Buck has long been involved in youth sports, both as a coach and as the founder of the BASE (Baseball And Softball Education) Foundation. Created in 2006, the foundation seeks to educate young players on respect and teamwork, while combating "[a] growing trend of angry parents, a clear lack of respect for rules, officials and opponents, and a glaring problem with ballplayers unable to control their negative emotions," according to the foundation's website.
The BASE Foundation is acting as the nonprofit partner in the Chesterfield venture, and its programs will be funded by the various businesses ventures attached to the sports complex. According to a letter of intent signed last month by Buck and the City of Chesterfield, the project will be anchored by a dome and indoor sports fields; the surrounding area will be teeming with restaurants and retail outlets. Also planned is a 220-room hotel, office space, a 40,000-square-foot education center, an urgent care facility, zip line and climbing wall.
The profits from all that economic activity, says Buck, will fund the BASE Foundation's youth sports tournaments and its ongoing mission to fill the minds of young ballplayers with the wisdom of Matheny's manifesto.
"The hotels make money, the restaurants make money, and part of that they give back to the non-profit to keep the dome viable and the education programs thriving and moving forward," Buck says.
When asked about his stance on Islam and whether Muslim parents should feel comfortable allowing their children to participate in the complex's educational and athletic activities, Buck maintained he has no animosity towards Muslims. He said his comments about Islam were focused strictly on refugees.
That's not entirely true. Buck had called into Milhaven's show initially to complain that the host was characterizing mass-murderer Timothy McVeigh as a representative of Christianity. Buck went on to argue that there should be no comparisons between a crazy person like McVeigh and the sorts of violent beliefs shared by "millions" of Muslims. Milhaven pointed out all religions can be corrupted by violence. Buck shot back that Islam is different, and that reading the Koran is "frightening."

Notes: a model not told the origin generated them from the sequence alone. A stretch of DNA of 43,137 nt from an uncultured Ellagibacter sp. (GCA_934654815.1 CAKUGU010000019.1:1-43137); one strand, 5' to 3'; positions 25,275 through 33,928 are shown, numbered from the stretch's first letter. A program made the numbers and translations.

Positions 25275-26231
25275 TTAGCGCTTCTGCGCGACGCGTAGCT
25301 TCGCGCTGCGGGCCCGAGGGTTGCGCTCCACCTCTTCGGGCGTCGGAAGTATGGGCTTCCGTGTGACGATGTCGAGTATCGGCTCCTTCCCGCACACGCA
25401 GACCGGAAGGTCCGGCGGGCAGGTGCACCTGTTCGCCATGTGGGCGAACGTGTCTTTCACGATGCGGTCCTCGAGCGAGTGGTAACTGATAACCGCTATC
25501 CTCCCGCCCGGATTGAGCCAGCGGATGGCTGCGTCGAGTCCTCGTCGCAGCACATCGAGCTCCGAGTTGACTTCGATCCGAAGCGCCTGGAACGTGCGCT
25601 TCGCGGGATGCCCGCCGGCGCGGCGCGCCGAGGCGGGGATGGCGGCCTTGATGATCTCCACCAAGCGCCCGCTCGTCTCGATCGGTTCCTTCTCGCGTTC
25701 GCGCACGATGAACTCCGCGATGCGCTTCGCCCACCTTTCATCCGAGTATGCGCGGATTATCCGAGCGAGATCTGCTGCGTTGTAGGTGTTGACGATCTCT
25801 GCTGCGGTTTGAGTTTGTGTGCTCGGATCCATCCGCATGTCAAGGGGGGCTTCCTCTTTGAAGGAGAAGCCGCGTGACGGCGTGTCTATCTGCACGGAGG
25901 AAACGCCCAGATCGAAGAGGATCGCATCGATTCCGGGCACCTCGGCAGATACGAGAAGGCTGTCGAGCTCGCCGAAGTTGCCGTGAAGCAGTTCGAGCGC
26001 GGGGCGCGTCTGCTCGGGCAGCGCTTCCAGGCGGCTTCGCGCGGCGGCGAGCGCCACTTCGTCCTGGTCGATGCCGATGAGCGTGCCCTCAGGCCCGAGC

The back-and-forth lasted ten minutes, with the discussion touching on Buck's interpretations of the Koran and his opinions about differentiating between peaceful Muslims and violent Muslims.
"It's an entire religious doctrine that promotes jihad against the founding religion of our nation," he told Milhaven. "You have to recognize that as a true threat."
Buck tells RFT that the educational programs at the Chesterfield complex will not include religious content or preaching, only lessons about teamwork and leadership. He also says that he has many Muslim friends.
"It will not be, in any way, a discriminatory environment," he says of the Chesterfield sports complex. "This is about using the wholeness of sport to give kids the opportunity to grow as individuals."
In any case, Buck and Matheny are poised to erect what the Chesterfield City Director Mike Geisel has called as “largest indoor sports facility in North America.”
The city has thrown its full support behind the project. As first reported by independent journalist John Hoffman, the city is leasing the development group a 30-acre plot of parkland for the dome site. The city will spend about $2 million to purchase an additional 22 acres adjacent to the dome; the land will be leased back to Buck.